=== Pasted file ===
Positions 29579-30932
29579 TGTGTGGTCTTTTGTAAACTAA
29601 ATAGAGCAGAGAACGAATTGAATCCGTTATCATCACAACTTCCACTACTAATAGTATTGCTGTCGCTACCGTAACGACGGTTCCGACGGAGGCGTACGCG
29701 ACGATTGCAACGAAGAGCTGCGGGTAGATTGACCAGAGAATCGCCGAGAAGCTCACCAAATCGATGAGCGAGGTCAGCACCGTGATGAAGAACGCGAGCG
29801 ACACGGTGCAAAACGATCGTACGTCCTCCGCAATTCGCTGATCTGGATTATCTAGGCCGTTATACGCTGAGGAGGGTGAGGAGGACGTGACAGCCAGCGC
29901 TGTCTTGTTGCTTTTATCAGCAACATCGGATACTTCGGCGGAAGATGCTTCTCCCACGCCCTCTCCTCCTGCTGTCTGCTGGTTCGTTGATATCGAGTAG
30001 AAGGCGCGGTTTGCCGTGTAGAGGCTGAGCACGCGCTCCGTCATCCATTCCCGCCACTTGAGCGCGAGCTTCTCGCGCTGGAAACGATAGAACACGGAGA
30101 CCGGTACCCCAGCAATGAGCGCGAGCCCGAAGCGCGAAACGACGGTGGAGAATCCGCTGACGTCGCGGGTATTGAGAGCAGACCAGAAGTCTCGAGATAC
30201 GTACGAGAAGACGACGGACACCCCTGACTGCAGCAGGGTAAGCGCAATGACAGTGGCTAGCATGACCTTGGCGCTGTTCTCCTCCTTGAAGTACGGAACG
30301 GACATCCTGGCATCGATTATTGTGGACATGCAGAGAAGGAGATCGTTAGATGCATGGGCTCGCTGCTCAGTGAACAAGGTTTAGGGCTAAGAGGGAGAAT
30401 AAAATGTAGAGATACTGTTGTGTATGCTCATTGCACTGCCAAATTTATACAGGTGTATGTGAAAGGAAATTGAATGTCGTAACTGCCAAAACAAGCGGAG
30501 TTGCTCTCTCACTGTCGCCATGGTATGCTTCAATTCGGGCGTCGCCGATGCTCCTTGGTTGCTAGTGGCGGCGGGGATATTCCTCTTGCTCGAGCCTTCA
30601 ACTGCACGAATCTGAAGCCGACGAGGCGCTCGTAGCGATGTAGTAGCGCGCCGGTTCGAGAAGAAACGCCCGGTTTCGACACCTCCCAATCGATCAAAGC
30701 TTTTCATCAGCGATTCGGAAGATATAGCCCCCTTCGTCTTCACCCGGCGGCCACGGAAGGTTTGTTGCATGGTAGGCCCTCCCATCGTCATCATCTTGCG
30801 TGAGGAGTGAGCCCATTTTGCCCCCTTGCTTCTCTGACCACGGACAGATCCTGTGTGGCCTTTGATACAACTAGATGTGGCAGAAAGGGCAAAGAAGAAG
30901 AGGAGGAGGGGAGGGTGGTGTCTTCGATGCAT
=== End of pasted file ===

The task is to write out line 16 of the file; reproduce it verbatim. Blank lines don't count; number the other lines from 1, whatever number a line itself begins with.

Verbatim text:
30901 AGGAGGAGGGGAGGGTGGTGTCTTCGATGCAT